Here is my commentary:

     Sneddon et al.’s (2018) target article…

Science's Blind Spot

You are freed from the spell of the primate drama when you understand human behaviour in its correct context. But unfortunately, science has a blind spot that for centuries has caused it to stand in the way of the search for the true understanding of life.
True science began with the work of Aristotle, in an effort to systematically analyse our surroundings—the lines, the curves, the way a stone would fall—for the understanding of our environment and from there, the universe. Through observation, measurement, and reflection, a detailed picture of reality and its mathematical underpinnings emerged over the centuries, independent from the folklore of the times. Thus the edifice of science was built in tiny increments, as facts that could be mutually verifiedaccumulated through pure research done in the quest for knowledge. The Mechanical Philosophy In the 1600s western society was making swift progress in the invention of machines, and some intellectuals declaredthat the universe, too, is…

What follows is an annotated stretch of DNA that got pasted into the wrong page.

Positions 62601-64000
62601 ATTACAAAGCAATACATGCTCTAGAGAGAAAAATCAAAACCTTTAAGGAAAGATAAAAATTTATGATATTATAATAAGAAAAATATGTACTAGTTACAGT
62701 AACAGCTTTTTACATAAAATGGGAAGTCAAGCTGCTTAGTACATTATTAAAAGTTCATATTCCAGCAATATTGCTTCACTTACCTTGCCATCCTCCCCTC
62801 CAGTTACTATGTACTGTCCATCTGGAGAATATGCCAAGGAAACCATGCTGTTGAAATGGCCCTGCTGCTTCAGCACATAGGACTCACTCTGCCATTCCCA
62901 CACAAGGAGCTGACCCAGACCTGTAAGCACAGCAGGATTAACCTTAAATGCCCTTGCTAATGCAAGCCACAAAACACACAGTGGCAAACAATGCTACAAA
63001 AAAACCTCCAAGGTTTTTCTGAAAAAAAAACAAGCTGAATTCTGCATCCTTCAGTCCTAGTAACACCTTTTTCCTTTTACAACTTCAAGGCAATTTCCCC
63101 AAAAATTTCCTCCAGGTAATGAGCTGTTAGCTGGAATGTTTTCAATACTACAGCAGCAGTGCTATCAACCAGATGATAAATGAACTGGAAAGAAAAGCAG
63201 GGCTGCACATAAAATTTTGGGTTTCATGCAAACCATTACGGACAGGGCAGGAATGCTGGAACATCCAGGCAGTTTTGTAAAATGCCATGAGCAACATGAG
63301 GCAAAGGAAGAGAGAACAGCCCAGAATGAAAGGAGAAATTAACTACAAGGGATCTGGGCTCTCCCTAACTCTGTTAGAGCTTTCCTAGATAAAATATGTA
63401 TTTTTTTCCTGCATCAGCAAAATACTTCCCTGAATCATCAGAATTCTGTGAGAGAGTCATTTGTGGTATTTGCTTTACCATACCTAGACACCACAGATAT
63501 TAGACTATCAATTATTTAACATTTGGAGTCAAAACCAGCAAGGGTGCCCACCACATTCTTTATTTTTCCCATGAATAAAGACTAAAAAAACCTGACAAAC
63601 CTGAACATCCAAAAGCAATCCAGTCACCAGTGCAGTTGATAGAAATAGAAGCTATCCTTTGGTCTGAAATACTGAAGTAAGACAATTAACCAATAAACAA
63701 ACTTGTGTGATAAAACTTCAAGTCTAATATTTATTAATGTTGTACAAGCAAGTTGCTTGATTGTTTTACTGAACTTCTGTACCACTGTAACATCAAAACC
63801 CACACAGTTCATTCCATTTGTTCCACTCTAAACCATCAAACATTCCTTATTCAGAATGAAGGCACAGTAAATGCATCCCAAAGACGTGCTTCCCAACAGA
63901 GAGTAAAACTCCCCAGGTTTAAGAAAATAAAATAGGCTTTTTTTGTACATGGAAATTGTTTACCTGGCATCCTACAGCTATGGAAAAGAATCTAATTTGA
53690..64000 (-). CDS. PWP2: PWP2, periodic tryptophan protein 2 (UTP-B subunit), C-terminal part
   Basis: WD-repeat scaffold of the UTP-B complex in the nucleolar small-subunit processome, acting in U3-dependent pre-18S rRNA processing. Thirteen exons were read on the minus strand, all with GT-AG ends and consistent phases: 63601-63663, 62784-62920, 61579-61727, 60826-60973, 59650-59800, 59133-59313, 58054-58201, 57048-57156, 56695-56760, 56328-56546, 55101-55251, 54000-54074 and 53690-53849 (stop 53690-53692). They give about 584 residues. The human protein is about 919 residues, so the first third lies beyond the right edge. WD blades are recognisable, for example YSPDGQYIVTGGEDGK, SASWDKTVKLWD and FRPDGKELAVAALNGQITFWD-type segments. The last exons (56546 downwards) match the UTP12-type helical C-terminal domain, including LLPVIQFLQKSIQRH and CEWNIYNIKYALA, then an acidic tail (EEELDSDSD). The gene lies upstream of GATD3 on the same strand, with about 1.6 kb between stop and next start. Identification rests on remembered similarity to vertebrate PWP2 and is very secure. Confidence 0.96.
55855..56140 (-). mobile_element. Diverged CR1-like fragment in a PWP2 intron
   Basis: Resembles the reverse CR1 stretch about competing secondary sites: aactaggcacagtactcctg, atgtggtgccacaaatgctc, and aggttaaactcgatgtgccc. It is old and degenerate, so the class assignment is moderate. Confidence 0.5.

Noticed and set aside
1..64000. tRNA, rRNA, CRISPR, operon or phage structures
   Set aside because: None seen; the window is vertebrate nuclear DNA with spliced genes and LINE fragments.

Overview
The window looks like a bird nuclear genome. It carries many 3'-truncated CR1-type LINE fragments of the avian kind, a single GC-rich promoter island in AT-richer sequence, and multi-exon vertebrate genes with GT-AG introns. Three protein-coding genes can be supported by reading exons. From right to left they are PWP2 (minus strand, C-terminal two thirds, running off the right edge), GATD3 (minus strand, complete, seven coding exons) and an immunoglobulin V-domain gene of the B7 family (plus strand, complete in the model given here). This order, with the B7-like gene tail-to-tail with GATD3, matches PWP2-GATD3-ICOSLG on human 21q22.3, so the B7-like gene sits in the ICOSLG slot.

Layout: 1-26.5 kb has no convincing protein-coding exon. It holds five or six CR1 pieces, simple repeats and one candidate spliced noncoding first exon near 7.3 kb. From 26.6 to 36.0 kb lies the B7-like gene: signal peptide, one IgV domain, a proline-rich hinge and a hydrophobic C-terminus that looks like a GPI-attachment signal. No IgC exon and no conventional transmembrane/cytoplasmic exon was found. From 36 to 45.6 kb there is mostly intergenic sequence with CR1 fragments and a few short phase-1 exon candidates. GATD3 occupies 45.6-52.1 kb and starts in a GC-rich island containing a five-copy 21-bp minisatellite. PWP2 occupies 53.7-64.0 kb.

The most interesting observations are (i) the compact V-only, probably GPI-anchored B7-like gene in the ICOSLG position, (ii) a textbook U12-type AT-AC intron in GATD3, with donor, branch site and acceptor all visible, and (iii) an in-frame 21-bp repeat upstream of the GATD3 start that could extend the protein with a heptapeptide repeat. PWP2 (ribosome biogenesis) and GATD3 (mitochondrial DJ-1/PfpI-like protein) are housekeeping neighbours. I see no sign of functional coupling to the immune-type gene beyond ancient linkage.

Rebuttal to Shiffman and Hueter, Shark Finning Fisheries Lobbyists

"The Shark Fin Sales Elimination Act"is considered to be vital in the fight against shark finning. Yet shark fisheries lobbyists David Shiffman and Robert Hueter are doing their best to block it. They have published a paper opposing the legislation, which has been echoed by the press in ways suggesting that banning the shark fin trade in the United States could be "bad for sharks."